What Causes Ocular Migraines?
Ocular migraines are a very specific type of headache that occurs in association with temporary loss of vision in one eye. You might also hear them referred to as a retinal migraine. Most are short-lived, lasting less than an hour. While the majority of these are eye-related, the condition can mimic other, more serious, health complaints.
Because of this, it’s vital that you receive an expert diagnosis if you experience any symptoms. The following looks at the causes and treatment of ocular migraines. We also touch on differential diagnoses that may also present in a similar fashion.
Ocular Migraines: causes, symptoms, and treatment
- Ocular migraines: causes
- Ocular migraines: symptoms
- Ocular migraines: treatment
Ocular migraines: causes
Ocular migraines are caused by spasms or reduced blood flow through the blood vessels behind the eye and/or to the retina. The eye relies on a constant flow of oxygen and nutrients. As this is delivered by the blood, any pause or reduction in the flow of blood can result in an ocular.
It’s important to note that ocular, or retinal, migraine is a relatively rare condition.
Ocular migraines: symptoms
The symptoms of the condition are quite specific:
- A headache accompanied by diminished or loss of vision in one eye only
- Generally lasts for less than 60 minutes
- The vision loss might start in your central vision and get bigger. It can also affect peripheral vision
- Some people experience flashes of light or see a mosaic-like pattern
- Seeing bright or flashing lights
While the vision loss is short-lived, the headache may appear before, during, or after the event. It’s usual for the same eye to be affected every time.
Ocular migraines: treatment
Treatment is put in place once a diagnosis has been made. This is determined following a comprehensive dilated eye examination, a detailed case history, and sometimes blood tests or imaging to rule out any other conditions. You’ll likely be asked to keep a headache journal. This will involve keeping track of what you eat, the activities you do, and any medications taken to determine any triggers.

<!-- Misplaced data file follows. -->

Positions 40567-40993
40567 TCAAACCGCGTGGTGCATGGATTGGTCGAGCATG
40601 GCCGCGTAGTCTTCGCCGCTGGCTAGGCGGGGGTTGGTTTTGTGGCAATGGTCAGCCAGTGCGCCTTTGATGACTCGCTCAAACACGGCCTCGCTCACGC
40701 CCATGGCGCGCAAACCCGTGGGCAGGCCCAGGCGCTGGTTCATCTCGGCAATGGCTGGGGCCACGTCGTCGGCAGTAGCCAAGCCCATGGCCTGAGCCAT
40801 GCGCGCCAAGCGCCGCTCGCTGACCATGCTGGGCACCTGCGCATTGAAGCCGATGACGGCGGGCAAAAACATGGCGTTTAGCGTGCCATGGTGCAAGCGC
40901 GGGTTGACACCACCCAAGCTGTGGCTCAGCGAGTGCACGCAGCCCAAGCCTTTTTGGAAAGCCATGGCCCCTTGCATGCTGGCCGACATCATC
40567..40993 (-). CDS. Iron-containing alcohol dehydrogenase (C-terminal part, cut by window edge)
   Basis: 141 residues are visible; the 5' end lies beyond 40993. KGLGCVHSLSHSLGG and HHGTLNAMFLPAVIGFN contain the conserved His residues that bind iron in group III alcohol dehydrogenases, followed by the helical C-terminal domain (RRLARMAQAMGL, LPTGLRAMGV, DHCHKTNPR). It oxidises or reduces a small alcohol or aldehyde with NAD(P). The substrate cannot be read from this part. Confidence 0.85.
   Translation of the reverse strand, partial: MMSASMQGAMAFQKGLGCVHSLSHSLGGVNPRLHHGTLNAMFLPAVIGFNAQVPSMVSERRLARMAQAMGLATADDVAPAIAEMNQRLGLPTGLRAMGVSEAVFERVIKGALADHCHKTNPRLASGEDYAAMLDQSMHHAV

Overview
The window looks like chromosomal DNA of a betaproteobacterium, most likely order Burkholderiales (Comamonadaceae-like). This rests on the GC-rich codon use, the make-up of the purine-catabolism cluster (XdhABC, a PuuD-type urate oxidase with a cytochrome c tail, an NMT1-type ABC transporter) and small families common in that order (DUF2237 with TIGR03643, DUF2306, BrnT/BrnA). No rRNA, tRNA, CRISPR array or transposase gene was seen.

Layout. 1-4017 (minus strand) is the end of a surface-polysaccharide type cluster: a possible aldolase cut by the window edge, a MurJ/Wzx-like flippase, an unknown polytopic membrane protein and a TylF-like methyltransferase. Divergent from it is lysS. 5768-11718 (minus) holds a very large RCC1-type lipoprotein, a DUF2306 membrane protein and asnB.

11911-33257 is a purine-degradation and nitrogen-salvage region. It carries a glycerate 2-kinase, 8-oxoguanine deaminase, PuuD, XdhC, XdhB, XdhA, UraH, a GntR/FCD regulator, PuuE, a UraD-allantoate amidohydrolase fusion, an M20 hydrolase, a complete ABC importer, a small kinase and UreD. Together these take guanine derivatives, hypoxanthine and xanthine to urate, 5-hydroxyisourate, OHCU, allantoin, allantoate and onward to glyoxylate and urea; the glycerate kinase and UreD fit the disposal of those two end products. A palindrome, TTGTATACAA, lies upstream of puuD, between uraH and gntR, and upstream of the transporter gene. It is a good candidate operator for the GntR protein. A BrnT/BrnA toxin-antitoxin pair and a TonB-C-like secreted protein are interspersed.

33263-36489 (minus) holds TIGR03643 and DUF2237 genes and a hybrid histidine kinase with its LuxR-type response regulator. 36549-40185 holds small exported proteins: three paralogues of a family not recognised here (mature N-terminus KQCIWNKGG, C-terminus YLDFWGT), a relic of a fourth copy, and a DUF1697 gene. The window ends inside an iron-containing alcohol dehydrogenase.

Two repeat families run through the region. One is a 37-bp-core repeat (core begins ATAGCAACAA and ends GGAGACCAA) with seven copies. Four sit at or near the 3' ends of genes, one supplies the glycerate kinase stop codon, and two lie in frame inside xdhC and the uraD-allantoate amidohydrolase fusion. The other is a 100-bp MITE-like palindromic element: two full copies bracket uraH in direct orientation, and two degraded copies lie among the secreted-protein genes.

Common triggers include:
- Lack of or too much sleep
- Not eating enough food
- Hormonal changes
- Changing weather
Women in their 30s are more likely to be affected than men and there’s often a genetic link.
Once diagnosed, your ophthalmologist and/or general physician can advise on appropriate medication for the condition. This can range from OTC analgesia (ibuprofen, naproxen, acetaminophen, etc.) to prescription meds that treat the pain and nausea.
Differential Diagnoses—conditions with similar symptoms
- Why it might not be an ocular migraine
Why it might not be an ocular migraine
Your ophthalmologist will be keen to rule out other, more serious, medical conditions when assessing your symptoms. The most serious of these is a TIA (transient ischemic attack) or seizures. Other possible similar conditions include cluster headaches or migraine with aura.
Because of the severity of some of these, any episodes of visual disturbances must be assessed as soon as possible. Once you’ve been diagnosed with ocular migraine it becomes a matter of treating the symptoms. Until that time, any type of vision loss should be treated as a medical emergency and professional assistance sought.
Worried About Ocular Migraine? Get Expert Diagnosis and Treatment at the West Boca Eye Center
Ocular migraine symptoms require attention from an ophthalmologist. This is the only clinician who can diagnose the condition and provide effective treatment. At the WBEC, we carry out any necessary testing and imaging to determine whether ocular migraine is the root cause.
If it is, a treatment program will be put in place. This is designed to track symptoms, determine triggers, provide any necessary medication, and—very importantly—put preventative actions in place.
Ocular migraine diagnosis and treatment is but one of the eye specialties this world-leading clinic is renowned for.
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